Avesthagen to introduce migraine gene therapy with Australian technology

Severe sufferers of migraine could get some relief with Avesthagen in licensing a gene-based solution developed by Queensland University of Technology and turn into a viable product. The collaboration was announced at the BIO Philadelphia event


Philadelphia, 16 June 2015: A gene-based therapy is on the way to reduce the suffering of at least a third of migraine sufferers with India's Avesthagen licensing a gene-based solution develop by Prof Lyn Griffiths and team at the Genomics Research Center of Australia's Queensland University of Technology (QUT).

Bangalore-based Avesthagen will test the vitamin based therapy developed by Australian researchers on India's dwindling Parsi population through its Avestagenome project of mapping the community and introduce the therapy in India and elsewhere soon.

Said Prof Griffiths who is also executive director of QUT's Institute of Health and Biomedical Institute: " At IHBI we are getting a great understanding of genetic make up and disease susceptibility because of expertise in genome and transcriptome analysis. We need Avesthagen's inputs to turn that into a therapy that people around the world can trust and use."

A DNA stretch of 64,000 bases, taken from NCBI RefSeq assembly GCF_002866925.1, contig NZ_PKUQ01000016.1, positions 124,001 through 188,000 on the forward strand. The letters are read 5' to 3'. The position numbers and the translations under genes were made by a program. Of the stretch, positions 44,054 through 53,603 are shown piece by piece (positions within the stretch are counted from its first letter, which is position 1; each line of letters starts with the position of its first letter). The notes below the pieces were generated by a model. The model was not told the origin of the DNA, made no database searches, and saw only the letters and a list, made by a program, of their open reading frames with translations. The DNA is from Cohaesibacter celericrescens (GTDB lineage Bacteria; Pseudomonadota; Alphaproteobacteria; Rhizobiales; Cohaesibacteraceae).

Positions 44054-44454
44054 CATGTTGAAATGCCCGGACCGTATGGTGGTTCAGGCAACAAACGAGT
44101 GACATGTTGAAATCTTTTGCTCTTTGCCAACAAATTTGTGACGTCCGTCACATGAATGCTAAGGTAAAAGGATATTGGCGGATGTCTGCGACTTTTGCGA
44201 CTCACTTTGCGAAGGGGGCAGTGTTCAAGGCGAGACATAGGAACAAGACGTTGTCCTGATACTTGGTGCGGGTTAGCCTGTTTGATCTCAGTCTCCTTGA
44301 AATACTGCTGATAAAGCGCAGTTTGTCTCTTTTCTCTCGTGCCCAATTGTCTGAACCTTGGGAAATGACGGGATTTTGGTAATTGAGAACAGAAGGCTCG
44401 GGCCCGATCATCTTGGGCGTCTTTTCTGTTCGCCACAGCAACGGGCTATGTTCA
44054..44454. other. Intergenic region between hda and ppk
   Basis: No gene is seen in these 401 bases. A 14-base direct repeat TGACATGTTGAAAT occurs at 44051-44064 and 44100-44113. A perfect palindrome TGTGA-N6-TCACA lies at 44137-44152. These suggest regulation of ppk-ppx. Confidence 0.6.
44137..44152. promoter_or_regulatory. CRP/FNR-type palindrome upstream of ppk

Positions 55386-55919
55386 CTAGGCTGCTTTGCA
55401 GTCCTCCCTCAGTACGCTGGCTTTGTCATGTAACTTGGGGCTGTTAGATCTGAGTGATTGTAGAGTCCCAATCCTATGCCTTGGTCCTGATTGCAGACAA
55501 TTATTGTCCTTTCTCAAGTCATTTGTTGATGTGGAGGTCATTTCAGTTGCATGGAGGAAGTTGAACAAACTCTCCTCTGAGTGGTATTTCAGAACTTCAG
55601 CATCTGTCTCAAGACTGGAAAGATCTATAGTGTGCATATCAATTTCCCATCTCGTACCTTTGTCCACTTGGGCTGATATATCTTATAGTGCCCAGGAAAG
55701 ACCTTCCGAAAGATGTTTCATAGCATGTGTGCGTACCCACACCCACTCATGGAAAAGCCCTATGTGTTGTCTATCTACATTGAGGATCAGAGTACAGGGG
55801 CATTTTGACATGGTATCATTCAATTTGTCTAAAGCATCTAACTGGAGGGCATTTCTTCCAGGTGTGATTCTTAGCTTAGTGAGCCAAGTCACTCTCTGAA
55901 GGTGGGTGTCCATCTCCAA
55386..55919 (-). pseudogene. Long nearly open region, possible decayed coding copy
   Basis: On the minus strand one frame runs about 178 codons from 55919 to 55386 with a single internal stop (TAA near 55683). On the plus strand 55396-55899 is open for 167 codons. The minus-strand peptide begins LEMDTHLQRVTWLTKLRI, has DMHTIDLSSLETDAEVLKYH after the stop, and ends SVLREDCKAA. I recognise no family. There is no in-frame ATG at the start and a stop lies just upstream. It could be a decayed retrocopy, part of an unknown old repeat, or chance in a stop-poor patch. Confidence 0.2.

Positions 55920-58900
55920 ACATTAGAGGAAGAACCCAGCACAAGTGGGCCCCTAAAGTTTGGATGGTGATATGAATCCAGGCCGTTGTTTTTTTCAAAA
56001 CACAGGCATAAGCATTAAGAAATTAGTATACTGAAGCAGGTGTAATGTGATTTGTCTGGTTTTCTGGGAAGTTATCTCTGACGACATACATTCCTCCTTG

The collaboration announcements was made during the ongoing BIO Philadelphia, the annual biotechnology meeting.

The therapy targets a specific gene linked to aura, a deliberate type of migraine involved in neurological disturbance and blurry vision. This particular type affects about 30 per cent of migraine sufferers. The Australian researchers tested the use of a specific type of Vitamin B to mitigate the suffering.

" We have been able to finally come together with QUT team on this important problem and opportunity to understand migraine better and take the lab to the bedside. The diagnosis of a particular marker linked to a therapy is unique and we are excited to bring the technology to the Indian diaspora and provide diagnosis for the neglected migraine," said Dr Villoo Morawala-Patell, chairman of Avesthagen.
Avesthagen has been focused on genomics research since it was founded 15 years ago and the Australian team has been researching on migraine for the past 20 years.

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